David Bourget (Western Ontario)
David Chalmers (ANU, NYU)
Rafael De Clercq
Jack Alan Reynolds
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Journal of Medicine and Philosophy 37 (4):387-404 (2012)
Some authors view the veil of ignorance as a preferred method for allocating resources because it imposes impartiality by stripping deliberators of knowledge of their personal identity. Using some prominent examples of such reasoning in the health care sector, I will argue for the following claims. First, choice behind a veil of ignorance often fails to provide clear guidance regarding resource allocation. Second, regardless of whether definite results could be derived from the veil, these results do not in themselves have important moral standing. This is partly because the veil does not determine which features are morally relevant for a given distributive problem. Third, even when we have settled the question of what features to count, choice behind a veil of ignorance arguably fails to take persons seriously. Ultimately, we do not need the veil to solve distributive problems, and we have good reason to appeal to some other distributive model.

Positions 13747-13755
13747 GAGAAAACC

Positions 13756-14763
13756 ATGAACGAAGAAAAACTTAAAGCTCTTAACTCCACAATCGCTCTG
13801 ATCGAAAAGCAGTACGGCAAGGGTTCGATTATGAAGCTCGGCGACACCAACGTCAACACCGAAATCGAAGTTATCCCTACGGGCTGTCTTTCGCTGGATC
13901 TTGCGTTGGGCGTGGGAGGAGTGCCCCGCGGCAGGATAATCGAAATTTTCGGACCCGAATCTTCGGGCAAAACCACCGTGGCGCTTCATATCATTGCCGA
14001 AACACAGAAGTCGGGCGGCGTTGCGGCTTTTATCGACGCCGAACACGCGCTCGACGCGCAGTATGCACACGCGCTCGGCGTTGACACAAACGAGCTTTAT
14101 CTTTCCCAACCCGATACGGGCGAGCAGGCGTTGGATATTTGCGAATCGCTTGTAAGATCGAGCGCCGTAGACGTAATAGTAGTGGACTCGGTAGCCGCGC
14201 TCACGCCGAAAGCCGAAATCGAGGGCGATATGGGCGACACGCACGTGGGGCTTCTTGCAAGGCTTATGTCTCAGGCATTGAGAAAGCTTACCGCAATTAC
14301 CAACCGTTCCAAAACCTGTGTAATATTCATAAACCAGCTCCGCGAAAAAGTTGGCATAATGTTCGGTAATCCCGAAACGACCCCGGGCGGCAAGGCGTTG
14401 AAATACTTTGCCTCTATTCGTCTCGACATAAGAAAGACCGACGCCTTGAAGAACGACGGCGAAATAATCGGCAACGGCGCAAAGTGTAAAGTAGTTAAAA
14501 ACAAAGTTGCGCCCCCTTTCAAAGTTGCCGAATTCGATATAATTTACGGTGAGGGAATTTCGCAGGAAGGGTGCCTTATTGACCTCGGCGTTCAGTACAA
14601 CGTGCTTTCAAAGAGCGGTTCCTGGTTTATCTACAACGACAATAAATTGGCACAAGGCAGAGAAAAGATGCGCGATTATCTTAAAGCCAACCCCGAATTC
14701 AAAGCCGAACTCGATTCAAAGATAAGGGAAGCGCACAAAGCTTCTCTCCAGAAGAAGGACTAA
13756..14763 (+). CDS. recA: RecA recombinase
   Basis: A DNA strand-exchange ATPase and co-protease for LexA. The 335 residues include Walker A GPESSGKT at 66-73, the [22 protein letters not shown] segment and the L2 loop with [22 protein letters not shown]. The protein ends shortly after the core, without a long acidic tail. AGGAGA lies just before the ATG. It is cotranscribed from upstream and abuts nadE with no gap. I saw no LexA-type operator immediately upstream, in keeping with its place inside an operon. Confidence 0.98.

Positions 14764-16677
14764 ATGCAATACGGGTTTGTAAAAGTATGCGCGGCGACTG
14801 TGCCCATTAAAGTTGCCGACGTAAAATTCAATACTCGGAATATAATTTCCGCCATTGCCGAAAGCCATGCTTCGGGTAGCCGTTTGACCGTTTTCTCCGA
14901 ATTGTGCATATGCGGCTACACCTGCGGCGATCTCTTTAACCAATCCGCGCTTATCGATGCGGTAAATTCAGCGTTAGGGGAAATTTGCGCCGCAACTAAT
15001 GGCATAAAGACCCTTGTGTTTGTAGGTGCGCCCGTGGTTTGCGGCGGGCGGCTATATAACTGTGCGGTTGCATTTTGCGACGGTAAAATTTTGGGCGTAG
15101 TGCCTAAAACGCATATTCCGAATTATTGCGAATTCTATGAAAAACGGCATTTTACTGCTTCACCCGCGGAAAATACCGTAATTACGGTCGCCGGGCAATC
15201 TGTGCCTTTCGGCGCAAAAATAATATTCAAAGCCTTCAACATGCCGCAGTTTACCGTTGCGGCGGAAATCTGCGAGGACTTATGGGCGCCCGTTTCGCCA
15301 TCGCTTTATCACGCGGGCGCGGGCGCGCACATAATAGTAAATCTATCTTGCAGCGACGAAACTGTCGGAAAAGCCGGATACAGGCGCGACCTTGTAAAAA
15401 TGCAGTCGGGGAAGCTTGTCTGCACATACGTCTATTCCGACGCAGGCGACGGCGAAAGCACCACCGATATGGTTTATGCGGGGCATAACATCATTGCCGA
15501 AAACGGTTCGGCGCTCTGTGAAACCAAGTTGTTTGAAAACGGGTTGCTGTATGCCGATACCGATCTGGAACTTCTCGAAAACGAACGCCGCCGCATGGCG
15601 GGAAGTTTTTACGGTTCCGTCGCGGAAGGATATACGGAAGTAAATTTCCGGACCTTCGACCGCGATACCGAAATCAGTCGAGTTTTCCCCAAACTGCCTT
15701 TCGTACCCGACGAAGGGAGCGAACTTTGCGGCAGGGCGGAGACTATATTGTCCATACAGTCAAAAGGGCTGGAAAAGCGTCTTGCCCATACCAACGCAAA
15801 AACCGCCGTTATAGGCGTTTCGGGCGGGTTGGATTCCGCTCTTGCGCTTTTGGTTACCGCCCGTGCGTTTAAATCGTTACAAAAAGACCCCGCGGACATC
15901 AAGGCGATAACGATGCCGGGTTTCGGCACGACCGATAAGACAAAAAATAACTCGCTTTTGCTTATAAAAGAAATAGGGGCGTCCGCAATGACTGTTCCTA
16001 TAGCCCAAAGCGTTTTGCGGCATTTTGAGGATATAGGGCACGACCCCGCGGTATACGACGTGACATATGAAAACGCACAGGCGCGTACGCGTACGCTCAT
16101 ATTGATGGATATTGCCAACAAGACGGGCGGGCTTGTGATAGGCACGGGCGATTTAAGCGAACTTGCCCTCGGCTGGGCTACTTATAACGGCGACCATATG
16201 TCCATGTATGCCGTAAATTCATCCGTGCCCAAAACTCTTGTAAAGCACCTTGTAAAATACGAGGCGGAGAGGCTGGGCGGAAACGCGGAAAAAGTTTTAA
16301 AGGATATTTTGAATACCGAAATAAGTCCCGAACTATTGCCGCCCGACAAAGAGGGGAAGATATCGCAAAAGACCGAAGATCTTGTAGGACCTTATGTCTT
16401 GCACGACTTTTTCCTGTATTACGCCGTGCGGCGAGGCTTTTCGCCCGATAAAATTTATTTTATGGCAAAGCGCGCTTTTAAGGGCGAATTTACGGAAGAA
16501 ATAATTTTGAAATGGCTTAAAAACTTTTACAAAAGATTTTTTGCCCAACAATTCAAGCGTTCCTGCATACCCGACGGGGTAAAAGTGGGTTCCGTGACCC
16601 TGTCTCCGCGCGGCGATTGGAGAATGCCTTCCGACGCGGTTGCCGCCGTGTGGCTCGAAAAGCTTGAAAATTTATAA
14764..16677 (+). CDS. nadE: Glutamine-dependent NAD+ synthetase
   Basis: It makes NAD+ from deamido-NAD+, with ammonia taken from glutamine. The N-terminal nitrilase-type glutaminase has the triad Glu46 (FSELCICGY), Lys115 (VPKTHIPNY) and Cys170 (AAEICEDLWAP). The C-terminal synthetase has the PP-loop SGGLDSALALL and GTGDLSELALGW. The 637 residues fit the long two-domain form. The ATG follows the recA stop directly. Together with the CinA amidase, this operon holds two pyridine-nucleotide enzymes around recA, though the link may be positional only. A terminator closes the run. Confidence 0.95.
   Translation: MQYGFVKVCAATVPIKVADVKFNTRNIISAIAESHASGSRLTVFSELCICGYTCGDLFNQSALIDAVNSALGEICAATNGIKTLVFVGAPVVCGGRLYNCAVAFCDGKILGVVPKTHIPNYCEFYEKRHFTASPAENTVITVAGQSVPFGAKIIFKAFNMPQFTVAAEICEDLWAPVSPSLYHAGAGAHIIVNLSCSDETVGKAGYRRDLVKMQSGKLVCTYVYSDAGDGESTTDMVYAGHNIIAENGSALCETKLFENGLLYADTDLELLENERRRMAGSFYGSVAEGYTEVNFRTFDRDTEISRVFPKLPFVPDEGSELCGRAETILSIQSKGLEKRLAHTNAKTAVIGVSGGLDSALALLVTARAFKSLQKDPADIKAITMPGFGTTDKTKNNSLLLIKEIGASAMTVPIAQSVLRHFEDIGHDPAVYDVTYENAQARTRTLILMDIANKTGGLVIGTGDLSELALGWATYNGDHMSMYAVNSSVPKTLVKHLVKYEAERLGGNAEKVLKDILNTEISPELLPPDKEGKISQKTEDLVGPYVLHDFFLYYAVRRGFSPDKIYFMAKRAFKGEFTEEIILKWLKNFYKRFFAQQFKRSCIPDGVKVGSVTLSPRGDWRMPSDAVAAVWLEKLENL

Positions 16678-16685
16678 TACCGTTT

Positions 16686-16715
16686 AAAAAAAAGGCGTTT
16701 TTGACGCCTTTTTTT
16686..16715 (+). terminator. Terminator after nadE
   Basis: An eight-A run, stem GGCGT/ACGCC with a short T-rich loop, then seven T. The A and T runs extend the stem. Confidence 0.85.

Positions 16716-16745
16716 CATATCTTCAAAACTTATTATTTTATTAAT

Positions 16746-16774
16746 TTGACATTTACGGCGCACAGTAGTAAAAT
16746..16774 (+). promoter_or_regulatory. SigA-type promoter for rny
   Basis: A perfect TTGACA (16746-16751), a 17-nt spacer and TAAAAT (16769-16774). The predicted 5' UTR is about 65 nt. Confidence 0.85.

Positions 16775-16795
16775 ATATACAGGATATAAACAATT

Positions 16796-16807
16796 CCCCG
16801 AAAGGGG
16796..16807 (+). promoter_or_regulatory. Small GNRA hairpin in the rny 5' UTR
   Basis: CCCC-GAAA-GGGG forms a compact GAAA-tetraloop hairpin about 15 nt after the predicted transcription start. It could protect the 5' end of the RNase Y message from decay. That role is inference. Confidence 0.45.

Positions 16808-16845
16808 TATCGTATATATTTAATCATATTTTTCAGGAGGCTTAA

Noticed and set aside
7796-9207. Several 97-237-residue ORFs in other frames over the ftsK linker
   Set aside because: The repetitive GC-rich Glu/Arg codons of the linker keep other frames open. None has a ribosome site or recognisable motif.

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References found in this work BETA
John Broome (1984). Selecting People Randomly. Ethics 95 (1):38-55.
Greg Bognar (2011). Impartiality and Disability Discrimination. Kennedy Institute of Ethics Journal 21 (1):1-23.
P. Singer, J. McKie, H. Kuhse & J. Richardson (1995). Double Jeopardy and the Use of QALYs in Health Care Allocation. Journal of Medical Ethics 21 (3):144-150.
J. Harris (1996). Would Aristotle Have Played Russian Roulette? Journal of Medical Ethics 22 (4):209-215.
Citations of this work BETA
H. A. Phillips (2012). Human: Substance, Relationship, Choice, Value and Nature. Journal of Medicine and Philosophy 37 (4):325-330.
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